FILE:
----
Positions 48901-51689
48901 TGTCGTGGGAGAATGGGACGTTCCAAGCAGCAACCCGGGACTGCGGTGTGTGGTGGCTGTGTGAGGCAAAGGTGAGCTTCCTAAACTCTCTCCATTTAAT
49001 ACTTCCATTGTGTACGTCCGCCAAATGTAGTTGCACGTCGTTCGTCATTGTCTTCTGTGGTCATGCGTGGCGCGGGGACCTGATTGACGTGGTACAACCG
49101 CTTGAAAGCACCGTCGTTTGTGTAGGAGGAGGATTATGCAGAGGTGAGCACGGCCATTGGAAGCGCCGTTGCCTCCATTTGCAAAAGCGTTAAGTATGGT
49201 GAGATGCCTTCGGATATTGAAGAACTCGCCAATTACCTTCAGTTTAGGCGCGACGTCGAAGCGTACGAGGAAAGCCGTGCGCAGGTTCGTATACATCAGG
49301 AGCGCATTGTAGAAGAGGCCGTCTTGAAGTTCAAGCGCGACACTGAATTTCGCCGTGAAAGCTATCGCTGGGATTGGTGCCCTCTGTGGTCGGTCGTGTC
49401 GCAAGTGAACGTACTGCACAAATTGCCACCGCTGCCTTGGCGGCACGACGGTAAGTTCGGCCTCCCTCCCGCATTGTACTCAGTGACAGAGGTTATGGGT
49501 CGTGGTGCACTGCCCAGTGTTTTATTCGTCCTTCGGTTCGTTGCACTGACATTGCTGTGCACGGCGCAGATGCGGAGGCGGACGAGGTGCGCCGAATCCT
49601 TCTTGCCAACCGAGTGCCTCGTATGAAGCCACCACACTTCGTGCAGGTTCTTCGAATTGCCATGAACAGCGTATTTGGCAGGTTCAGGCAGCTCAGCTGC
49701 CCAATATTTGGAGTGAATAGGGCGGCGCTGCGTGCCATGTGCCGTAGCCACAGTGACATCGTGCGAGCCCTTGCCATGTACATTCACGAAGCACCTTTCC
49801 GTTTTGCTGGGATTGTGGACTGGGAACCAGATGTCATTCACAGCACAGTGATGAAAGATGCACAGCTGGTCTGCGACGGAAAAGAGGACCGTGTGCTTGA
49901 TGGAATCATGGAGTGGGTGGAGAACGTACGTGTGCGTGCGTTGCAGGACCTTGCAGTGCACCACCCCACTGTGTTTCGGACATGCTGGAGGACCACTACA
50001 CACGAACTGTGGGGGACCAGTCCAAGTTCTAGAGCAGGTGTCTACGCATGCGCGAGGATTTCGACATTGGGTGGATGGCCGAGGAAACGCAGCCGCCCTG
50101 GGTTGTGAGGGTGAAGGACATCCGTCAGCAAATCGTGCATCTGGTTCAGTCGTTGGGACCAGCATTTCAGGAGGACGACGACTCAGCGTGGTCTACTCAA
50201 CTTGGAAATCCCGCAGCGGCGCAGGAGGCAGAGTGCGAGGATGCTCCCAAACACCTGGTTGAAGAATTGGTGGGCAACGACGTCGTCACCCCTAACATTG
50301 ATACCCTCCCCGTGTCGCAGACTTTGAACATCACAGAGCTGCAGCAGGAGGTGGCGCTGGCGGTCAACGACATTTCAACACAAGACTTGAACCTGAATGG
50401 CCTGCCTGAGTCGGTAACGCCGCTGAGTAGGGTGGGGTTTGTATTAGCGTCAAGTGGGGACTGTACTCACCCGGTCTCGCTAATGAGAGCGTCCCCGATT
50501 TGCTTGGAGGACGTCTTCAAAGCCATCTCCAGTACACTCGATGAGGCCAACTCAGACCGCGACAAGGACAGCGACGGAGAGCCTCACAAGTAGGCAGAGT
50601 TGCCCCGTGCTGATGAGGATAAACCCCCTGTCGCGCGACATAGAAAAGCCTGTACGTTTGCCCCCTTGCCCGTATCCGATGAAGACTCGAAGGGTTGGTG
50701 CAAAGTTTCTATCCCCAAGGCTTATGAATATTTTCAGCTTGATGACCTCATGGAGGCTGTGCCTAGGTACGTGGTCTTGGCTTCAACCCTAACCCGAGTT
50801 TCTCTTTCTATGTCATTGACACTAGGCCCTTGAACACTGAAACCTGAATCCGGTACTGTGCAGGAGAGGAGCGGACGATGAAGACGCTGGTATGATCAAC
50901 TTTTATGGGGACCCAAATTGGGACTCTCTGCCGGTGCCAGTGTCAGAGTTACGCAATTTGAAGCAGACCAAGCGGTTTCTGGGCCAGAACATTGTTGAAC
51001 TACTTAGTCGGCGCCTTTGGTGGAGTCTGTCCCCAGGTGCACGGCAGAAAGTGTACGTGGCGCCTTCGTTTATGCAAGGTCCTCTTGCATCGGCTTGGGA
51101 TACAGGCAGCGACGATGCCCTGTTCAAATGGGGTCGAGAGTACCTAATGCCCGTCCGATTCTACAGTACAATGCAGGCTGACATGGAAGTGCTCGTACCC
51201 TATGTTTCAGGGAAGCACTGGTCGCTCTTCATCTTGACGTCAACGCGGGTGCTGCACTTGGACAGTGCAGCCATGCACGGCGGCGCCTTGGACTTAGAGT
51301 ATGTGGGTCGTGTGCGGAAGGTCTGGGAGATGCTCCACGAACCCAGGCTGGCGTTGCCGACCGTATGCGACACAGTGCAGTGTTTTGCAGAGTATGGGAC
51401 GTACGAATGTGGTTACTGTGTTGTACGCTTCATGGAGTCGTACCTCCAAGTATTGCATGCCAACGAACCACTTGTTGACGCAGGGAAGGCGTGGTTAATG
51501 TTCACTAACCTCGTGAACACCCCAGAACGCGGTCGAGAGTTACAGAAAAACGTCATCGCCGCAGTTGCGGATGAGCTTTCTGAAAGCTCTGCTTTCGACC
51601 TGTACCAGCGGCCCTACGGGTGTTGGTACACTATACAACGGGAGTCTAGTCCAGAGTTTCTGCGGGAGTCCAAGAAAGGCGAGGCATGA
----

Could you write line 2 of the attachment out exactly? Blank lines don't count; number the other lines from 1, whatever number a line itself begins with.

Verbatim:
48901 TGTCGTGGGAGAATGGGACGTTCCAAGCAGCAACCCGGGACTGCGGTGTGTGGTGGCTGTGTGAGGCAAAGGTGAGCTTCCTAAACTCTCTCCATTTAAT